Karavansara

East of Constantinople, West of Shanghai


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Explore the world and help the others

The title of this post sums up the sort of answer I would have given when I was, say, twelve years old, when somebody asked “what are you going to be when you grow up?” (one of the questions that have plagued kids for generations). I would not have said it in so many words, but that was the idea – I had been raised on documentaries and adventure stories, and I had this sui generis image in my mind of what a scientist would do – go out there, learn the world, help people see those wonders, teach.

I realize now that, had it been considered an option, I would probably have loved to make documentaries, or be a nature photographer.
But those were not “serious jobs”, so I focused on university, and became a paleontologist and a geologist.
I did research and teaching for a while, and then ended up in this dead village in the hills of Astigianistan, saddled with debts other people had made, and too old to do any job because hey, you’re over 45, you should be either rich or dead.

So it’s back to adventure stories – because if I can’t go out there and do it, I can at least try and inspire others to do it.
Or dream about inspiring them – most of my readers are my same age or older, and “adventure” is today something somebody set up, and you can go through it for a price, and everything’s perfectly controlled.
You don’t get to see the world but that small slice they will allow you to see.
Most places are too dangerous, or too weird, or just plain uninteresting.

It gets depressing.
And I, sitting here in this small village lost in a countryside where curiosity and youth are ills that must be cured as soon as possible… today I find some solace learning foreign languages, trying my hand at cooking exotic recipes, and paying a small amount of money to some charity – usually through things like Humbe Bundle or such.

I’m starting to feel old and useless, I need to find something new to explore.
Any ideas?


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A one day vacation & microadventure, sorta

Contrary to my plans – I intended to stay at home and write – tomorrow I have to do some stuff in a couple of offices here in Nizza Monferrato, roughly 12 kilometers from where I live. It will mean spending the whole day out. The bit of bureaucracy I’m taking care of will require probably, say, half an hour, but there’s the small matter of my lack of an automobile.

The local bus might be a little tricky – the service’s been canceled or re-scheduled now that school’s out so that bus runs are not guaranteed.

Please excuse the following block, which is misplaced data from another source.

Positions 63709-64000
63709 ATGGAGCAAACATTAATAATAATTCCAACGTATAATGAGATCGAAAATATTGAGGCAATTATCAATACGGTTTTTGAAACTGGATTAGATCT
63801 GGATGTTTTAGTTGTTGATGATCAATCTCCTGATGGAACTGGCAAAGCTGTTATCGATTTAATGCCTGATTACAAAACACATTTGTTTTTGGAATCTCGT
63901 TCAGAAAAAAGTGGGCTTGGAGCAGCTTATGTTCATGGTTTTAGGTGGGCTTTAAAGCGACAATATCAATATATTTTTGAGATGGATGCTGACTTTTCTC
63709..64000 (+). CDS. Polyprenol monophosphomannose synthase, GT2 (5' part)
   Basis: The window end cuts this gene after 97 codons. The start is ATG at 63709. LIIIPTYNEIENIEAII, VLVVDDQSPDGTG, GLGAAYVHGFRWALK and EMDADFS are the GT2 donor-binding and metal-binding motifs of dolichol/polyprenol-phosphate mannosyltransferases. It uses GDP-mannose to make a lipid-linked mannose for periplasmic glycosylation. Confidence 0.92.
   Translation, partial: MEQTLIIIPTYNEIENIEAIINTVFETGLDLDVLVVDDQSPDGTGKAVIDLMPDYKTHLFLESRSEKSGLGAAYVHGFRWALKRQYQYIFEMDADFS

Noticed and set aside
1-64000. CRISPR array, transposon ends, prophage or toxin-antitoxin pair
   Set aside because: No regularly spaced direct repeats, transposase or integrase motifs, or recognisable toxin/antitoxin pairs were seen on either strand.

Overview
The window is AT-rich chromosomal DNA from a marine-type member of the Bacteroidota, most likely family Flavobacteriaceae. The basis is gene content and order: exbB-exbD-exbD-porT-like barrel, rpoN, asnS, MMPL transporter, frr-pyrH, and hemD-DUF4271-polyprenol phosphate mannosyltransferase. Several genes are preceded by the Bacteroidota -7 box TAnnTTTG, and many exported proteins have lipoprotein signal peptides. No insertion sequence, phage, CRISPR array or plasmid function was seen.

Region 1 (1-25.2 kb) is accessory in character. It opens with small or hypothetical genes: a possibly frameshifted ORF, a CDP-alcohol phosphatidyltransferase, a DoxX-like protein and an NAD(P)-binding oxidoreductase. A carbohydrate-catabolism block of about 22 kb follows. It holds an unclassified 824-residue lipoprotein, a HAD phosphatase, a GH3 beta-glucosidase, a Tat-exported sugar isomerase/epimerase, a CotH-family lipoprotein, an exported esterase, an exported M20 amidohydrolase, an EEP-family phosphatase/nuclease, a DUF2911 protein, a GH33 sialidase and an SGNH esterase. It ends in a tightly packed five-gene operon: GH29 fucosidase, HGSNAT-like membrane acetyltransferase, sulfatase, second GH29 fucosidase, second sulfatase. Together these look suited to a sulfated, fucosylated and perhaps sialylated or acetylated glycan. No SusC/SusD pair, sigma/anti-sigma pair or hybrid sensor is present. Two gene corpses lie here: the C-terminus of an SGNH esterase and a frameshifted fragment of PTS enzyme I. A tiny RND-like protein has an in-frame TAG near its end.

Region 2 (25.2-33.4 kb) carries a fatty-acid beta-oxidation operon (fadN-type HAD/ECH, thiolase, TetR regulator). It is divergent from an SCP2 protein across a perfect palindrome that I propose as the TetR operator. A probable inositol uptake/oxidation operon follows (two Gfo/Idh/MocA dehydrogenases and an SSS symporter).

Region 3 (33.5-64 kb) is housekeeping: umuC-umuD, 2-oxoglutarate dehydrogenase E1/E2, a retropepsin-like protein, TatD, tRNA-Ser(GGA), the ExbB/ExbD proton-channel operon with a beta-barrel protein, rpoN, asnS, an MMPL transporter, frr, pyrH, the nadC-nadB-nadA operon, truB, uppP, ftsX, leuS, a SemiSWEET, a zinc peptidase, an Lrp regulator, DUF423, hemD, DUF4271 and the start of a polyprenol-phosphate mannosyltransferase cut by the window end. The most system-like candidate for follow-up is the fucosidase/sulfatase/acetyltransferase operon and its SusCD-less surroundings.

As a solution, I’ll ask for a lift to a friend on her way to work, and I have already arranged with some other friends for a bite in the evening and then a lift back.
This means having the whole day to play at being a tourist in Nizza – fascinating market town as all readers of BUSCAFUSCO know, but de facto a one horse town, that you can cross on foot in half an hour.

So what?
Well, with my brother we’ve designed the day as a small vacation and microadventure – including street food, window-shopping, maybe some photos. We’ll also bring along thick paperbacks.
We’ll pretend we’re not Italians.
And I’ll have a notebook, to jot down ideas.
After all, what the heck, it’s summer, right?


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Passwords

Something happened this morning to my PC. I started it as usual and it went into a massive read/write thing, continuous access to the hard disk, 100% CPU usage, the works – and when it was over, it had lost all of my passwords.
All of them.
Each and every one.
My facebook access code and my Patreon code and my WordPress key and my PayPal authentication.
Everything had been obliterated.
I cursed, as one does, and then started looking for a way to recover the missing access keys.

It’s been a long day of SMS messages with code numbers and other demented “security procedures” that have wasted a lot of my time, and two thirds of my systems still don’t work.

Isn’t life beautiful?


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Detoxing for readers and writers

There are a lot of things I learned from my friend Riccardo, who’s been gone now for a few years. He was the one that taught me the one trick you need to know to start reading in English, and he was the one that asked me if I was crazy because I wanted to show my stories to a certain publisher, thus saving me from a fate worse than death. And he taught me that sometimes we need to detox, as readers and – as I would later learn – as writers.
He also taught me how to do it.

You come to a point, he used to say, when everything you read feels the same. It’s because you’ve been reading too much of the stuff, be it science fiction or fantasy or horror or any other genre. Or just any fiction. So you need to take a break and clean up your systems.

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